Gaps in Strength of Evidence
Evidence Gap 1: Few Well-Evaluated Studies on Patient Engagement To Improve Patient Safety in Primary Care
The evidence base for improving patient safety in primary care settings by engaging patients and families is overall suggestive or modest at best. Our team identified several gaps in evidence that could serve for further study and attention in further developing the Guide. Of note is how few of the interventions we reviewed were carefully evaluated. Only 33 (35.1%) of the peer-reviewed literature and 68 (20.7%) of the grey literature reports described an evaluated intervention. The lack of rigorous evaluation and the limited approaches to standardized evaluation through validated surveys or other means represent gaps in the literature.
In terms of safety issues addressed, the grey literature is much more focused on studies addressing fragmentation of the care system (75.3%) and communication between patients and providers (85.4%). The corresponding percentages for the peer-reviewed literature are 25.5% and 36.2%, respectively. This suggests a gap in the peer-reviewed literature addressing fragmentation and communication between patients and providers.
On the other hand, medication prescription, management, drug interactions, and adherence (57.4%) and antibiotic, opioid, and other medication overuse (10.6%) are relatively more common in the peer-reviewed literature; the corresponding percentages for the grey literature are 36.3% and 2.1%, respectively.
Gaps in Practice Patient Safety Infrastructure
Infrastructure Gap 1: Limited Evidence on Infrastructure To Support Safety in Primary Care
The environmental scan revealed gaps in primary care practices to identify, review, and disclose medical errors.262,263 Organizational and operational structures that exist in hospital settings such as patient safety event reporting systems, patient safety officers, peer review committees, and other structures for safety are rare in individual primary care practices. Instances of these structures appear limited to those practices affiliated with large health care systems, but attention within these systems often focuses on acute care settings.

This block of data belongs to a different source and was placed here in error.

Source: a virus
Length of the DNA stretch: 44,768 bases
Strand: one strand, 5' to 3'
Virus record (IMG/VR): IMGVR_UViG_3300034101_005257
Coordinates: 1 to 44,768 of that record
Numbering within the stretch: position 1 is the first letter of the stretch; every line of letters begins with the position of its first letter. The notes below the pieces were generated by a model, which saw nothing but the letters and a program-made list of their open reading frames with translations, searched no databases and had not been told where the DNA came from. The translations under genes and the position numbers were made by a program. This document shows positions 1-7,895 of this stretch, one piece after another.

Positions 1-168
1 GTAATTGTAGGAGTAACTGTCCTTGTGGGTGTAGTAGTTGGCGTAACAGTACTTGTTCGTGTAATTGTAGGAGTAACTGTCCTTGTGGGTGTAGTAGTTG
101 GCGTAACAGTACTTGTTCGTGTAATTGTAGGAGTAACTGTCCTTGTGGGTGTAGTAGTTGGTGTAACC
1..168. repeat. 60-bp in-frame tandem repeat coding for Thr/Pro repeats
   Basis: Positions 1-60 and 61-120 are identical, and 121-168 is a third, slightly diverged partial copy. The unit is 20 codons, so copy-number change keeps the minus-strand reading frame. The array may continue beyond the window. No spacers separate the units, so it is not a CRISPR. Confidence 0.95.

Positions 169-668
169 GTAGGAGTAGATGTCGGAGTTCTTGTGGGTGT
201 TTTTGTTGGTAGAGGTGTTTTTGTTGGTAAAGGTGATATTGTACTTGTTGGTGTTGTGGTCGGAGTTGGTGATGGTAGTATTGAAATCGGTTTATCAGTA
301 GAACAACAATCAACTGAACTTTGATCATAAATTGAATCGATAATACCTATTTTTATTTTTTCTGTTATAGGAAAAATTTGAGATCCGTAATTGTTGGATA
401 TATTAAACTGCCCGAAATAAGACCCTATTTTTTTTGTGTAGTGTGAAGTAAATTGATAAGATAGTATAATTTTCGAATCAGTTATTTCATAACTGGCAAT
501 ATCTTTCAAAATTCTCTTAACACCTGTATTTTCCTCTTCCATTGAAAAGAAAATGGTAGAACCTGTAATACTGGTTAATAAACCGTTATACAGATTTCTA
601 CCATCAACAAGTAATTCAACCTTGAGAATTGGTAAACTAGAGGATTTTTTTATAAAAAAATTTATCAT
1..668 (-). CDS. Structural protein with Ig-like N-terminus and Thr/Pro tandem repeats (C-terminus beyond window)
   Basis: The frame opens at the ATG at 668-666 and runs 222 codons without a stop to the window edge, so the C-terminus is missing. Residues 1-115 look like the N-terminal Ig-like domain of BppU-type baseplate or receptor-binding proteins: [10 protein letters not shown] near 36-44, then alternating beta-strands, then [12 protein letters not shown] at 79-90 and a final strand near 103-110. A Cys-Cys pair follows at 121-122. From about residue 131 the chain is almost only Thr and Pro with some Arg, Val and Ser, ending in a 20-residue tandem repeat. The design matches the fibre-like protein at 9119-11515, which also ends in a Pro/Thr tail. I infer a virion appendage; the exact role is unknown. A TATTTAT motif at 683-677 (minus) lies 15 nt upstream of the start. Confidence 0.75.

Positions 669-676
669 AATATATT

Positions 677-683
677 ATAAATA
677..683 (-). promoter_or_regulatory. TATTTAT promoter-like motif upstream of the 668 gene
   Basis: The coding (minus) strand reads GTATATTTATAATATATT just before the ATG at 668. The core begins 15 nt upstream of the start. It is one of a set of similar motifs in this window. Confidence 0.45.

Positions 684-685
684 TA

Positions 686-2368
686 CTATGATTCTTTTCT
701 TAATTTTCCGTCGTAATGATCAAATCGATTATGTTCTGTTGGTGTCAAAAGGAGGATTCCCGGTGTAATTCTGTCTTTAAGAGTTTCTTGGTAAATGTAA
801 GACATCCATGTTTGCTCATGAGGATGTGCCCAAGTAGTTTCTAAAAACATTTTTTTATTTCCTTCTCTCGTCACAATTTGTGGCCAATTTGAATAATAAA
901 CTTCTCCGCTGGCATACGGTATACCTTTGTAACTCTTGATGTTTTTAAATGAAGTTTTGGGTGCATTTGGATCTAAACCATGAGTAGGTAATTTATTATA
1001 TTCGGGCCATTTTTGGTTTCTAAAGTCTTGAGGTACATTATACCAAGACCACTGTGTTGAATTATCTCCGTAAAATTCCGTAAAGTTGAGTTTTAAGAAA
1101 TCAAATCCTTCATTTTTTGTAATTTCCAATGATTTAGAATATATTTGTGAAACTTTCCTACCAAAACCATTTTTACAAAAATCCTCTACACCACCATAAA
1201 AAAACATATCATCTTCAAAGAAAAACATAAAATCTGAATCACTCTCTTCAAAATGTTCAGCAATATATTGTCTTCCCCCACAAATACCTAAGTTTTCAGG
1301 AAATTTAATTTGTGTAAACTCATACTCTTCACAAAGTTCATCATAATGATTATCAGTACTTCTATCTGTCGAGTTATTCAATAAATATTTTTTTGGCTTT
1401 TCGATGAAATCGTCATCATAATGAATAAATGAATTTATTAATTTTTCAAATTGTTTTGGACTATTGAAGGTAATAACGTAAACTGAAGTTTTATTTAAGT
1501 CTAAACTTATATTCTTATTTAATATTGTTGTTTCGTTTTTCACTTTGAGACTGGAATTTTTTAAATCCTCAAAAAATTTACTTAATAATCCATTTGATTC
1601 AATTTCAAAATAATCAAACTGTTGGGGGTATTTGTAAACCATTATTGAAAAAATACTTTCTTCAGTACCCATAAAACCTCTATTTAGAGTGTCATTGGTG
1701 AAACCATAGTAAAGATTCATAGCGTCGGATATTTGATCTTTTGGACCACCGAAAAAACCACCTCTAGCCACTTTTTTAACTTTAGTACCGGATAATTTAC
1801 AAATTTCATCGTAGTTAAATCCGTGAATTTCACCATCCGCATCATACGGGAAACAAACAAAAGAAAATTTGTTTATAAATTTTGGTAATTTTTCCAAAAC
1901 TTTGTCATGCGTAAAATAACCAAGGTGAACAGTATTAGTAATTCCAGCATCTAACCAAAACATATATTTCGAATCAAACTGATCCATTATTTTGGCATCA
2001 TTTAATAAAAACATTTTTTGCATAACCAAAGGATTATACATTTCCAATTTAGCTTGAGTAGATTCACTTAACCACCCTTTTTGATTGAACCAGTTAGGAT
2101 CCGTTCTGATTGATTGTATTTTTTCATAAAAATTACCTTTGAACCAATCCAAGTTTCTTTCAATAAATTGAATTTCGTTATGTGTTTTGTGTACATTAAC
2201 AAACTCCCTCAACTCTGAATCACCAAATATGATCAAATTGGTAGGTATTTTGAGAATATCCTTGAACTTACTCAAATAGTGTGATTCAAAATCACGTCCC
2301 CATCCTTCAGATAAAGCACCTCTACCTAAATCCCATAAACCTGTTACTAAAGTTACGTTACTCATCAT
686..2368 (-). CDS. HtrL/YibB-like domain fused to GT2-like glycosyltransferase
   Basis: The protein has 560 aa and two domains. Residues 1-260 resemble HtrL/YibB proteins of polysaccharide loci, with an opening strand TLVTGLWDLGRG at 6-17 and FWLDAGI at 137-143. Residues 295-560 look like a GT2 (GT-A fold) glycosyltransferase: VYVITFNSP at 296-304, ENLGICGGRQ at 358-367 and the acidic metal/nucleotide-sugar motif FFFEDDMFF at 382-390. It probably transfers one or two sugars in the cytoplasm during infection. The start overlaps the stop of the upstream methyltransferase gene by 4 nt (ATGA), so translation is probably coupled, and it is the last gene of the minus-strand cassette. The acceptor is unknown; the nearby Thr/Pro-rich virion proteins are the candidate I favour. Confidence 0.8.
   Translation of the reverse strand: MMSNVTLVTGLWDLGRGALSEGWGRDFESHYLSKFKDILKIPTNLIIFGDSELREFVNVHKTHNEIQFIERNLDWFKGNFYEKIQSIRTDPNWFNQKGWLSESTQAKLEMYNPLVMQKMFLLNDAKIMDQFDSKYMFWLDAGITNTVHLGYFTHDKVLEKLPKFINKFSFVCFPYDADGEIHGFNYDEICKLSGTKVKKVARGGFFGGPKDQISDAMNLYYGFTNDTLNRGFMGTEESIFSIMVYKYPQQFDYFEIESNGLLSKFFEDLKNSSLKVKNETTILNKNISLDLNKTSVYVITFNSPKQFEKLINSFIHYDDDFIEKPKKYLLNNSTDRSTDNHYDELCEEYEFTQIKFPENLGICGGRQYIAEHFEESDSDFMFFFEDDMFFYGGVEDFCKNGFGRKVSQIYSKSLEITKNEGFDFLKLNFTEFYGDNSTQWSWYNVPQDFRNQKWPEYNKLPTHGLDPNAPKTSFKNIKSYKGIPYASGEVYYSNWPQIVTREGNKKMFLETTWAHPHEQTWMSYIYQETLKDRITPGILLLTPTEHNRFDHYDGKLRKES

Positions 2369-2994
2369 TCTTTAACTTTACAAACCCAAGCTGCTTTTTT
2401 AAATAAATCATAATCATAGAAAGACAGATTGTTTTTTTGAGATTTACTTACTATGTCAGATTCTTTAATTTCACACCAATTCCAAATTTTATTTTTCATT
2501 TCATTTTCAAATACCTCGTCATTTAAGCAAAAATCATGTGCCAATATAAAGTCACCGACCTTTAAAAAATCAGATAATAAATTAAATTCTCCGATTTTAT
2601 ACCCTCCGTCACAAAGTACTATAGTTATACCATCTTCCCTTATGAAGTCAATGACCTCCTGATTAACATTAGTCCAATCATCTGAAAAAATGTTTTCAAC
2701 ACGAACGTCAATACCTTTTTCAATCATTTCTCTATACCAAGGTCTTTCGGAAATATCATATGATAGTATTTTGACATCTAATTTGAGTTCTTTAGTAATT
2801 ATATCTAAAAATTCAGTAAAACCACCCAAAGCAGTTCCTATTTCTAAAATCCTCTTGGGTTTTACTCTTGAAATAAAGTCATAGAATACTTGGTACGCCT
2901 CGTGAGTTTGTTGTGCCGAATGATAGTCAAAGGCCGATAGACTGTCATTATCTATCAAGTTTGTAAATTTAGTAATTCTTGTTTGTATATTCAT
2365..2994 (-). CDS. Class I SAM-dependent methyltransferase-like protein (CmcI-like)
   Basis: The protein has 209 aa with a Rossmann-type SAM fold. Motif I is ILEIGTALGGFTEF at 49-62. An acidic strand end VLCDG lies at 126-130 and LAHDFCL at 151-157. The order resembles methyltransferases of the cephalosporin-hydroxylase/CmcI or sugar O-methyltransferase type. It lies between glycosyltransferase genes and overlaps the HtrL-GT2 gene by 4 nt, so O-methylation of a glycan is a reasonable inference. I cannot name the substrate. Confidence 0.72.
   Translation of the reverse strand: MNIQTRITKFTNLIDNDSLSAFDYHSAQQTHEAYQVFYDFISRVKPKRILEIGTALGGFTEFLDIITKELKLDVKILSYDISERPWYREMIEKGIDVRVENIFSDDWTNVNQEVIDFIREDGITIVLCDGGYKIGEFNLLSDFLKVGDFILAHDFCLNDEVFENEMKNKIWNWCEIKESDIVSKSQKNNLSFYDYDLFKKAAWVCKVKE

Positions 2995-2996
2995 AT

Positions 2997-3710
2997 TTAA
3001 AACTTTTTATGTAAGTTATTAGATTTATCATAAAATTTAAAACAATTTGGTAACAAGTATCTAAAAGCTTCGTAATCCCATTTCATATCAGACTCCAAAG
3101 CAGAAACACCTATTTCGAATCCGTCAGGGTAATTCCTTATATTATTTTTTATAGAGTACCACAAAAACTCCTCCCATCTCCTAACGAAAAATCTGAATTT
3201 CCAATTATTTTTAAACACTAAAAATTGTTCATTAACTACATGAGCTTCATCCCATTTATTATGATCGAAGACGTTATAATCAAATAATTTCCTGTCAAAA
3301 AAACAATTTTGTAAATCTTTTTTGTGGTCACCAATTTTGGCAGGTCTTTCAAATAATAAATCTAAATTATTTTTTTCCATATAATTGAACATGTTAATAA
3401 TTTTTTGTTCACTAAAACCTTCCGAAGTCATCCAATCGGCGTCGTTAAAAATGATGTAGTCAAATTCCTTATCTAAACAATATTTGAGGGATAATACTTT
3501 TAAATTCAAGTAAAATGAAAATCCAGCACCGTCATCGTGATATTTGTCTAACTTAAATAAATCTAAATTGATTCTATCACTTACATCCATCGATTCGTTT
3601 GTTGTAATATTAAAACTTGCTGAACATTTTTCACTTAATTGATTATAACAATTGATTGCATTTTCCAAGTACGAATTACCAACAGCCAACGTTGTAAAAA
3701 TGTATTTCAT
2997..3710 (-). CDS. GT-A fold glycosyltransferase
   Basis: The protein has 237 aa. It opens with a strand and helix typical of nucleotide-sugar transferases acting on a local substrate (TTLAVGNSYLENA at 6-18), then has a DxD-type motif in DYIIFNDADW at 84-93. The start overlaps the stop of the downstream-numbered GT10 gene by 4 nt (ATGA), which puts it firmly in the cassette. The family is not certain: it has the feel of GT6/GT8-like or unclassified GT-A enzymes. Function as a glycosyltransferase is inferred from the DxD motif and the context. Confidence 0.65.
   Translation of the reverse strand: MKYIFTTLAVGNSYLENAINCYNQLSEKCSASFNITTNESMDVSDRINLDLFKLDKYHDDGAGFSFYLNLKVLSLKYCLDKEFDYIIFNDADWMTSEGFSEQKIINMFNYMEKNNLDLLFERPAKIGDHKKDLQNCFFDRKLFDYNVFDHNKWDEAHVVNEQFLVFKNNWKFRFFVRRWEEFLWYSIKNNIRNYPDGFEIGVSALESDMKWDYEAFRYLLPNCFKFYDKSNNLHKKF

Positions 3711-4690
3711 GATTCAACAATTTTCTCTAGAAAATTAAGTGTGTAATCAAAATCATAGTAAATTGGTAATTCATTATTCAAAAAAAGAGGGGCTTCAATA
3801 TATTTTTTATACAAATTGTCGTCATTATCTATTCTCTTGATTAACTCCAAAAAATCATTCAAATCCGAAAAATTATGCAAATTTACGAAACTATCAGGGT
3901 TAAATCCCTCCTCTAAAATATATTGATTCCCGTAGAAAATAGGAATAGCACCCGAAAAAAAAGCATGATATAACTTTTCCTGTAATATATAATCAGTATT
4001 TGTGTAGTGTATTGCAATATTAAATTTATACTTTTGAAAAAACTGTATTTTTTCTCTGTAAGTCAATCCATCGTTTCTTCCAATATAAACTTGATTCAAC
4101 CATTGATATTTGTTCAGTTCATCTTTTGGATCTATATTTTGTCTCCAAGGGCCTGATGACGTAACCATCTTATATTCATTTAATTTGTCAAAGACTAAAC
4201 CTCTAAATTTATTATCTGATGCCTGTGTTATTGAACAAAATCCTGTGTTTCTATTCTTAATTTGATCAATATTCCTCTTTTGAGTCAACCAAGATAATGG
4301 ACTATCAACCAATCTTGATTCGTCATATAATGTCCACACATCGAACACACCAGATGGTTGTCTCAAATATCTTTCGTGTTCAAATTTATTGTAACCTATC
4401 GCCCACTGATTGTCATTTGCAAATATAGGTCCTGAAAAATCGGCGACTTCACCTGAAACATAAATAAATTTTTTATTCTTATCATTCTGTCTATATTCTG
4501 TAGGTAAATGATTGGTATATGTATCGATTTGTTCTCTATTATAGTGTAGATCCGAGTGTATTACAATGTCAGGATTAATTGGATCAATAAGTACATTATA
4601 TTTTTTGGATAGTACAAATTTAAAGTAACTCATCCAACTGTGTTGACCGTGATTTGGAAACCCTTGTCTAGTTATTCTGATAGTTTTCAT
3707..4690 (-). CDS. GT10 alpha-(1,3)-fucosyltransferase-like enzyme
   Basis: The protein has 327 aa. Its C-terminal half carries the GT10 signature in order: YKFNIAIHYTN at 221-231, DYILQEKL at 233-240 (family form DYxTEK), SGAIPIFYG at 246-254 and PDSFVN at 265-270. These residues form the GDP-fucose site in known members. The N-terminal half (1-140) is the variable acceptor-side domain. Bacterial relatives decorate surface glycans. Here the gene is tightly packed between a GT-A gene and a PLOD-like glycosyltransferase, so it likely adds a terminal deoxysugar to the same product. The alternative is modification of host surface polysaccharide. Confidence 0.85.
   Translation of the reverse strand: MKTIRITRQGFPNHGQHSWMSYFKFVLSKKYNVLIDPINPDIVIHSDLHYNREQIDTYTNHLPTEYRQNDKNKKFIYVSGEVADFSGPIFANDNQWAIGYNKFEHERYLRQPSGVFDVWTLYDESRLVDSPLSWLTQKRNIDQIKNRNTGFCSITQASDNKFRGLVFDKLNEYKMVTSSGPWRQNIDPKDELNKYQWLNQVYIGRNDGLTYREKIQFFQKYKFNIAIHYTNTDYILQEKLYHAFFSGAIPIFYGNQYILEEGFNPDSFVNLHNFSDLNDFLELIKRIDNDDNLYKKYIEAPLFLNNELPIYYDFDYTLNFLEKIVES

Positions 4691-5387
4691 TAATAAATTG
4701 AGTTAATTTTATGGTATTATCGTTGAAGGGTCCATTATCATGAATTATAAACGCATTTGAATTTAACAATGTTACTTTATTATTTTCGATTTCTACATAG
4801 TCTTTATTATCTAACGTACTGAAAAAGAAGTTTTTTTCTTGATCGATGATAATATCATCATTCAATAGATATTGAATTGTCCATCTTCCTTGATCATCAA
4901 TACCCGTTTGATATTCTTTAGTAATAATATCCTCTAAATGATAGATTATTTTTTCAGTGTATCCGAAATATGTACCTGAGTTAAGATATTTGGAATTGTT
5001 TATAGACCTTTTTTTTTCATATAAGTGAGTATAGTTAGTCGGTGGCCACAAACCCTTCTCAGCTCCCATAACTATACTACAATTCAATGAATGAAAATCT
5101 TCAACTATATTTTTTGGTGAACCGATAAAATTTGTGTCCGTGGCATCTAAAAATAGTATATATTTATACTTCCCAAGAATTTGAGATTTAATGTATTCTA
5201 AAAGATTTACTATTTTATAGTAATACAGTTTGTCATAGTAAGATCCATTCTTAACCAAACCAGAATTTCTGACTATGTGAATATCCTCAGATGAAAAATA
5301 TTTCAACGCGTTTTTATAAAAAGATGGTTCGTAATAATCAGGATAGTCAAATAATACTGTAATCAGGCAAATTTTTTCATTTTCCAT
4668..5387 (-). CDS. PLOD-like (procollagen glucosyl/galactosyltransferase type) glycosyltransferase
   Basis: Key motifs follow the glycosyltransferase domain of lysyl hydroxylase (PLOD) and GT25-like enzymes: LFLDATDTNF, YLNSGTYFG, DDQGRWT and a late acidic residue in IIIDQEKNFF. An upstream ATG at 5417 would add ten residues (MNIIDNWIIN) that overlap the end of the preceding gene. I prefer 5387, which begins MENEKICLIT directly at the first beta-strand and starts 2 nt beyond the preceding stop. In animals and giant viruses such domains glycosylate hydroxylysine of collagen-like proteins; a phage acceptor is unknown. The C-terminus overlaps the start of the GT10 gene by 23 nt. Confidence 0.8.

AHRQ's efforts on consumer reporting may be one strategy to support primary care practices in identifying common causes of error in the practice environment. However, a practice's inability to support the infrastructure of a robust safety program may limit detecting, addressing, and learning from medical errors in primary care. Future research is needed to address optimal approaches to event review/root cause analysis, and failure modes and effects analyses, as well as the costs associated with safety improvements in primary care.
Gaps in Measurement
Measurement Gap 1: Limited Evidence of Measures To Assess Patient Safety in Primary Care
While not a focus of our environmental scan, our work did reveal a dearth of outcome measures for patient safety in primary care. Assessment of patient safety in primary care is limited not only in the small number of validated measures of safety but also by practices’ inability to conduct routine measurement of traditional safety outcomes. Discrete tests of change in patient safety in primary care are rare.264 With few measures of patient safety available specific to primary care, evidence of improvement in patient safety within primary care settings is inherently anecdotal, case based, and ripe for transformation.